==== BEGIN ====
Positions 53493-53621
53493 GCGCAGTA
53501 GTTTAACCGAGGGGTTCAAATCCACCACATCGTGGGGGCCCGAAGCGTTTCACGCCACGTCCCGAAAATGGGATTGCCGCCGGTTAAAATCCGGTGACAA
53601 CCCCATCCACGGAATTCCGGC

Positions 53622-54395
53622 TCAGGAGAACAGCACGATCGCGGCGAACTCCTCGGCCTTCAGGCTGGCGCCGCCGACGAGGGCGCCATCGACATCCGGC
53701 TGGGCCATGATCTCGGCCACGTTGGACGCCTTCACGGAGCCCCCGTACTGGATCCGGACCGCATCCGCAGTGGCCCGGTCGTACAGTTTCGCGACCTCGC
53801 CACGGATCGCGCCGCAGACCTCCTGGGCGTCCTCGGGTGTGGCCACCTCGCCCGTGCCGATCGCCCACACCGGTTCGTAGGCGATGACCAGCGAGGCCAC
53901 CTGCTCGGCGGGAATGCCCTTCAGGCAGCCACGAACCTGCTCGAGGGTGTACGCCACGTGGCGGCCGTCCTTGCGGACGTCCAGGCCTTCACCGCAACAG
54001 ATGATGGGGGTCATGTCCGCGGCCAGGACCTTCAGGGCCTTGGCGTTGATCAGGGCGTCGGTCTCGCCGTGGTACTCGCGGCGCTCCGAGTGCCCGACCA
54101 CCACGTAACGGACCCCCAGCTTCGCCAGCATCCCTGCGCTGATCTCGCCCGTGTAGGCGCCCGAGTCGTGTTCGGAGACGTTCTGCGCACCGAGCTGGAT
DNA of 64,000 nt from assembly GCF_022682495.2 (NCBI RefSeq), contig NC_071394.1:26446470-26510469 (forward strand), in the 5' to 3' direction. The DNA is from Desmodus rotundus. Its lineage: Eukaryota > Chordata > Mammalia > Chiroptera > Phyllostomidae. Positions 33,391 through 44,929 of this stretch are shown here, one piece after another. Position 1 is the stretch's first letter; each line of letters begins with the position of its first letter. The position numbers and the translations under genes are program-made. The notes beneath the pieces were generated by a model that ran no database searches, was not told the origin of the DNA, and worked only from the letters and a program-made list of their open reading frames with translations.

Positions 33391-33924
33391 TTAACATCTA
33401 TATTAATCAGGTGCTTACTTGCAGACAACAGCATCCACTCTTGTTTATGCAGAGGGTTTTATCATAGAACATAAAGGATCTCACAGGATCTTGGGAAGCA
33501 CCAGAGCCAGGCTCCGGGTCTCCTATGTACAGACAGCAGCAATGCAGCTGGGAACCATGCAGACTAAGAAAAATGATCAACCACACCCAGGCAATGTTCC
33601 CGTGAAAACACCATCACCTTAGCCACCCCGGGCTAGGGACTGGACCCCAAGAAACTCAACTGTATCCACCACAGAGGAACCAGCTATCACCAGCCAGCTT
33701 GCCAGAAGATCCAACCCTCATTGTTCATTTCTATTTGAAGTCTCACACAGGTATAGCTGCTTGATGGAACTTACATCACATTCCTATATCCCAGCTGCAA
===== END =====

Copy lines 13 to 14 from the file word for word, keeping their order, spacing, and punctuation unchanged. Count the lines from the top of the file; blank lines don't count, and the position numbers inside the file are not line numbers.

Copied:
Positions 33391-33924
33391 TTAACATCTA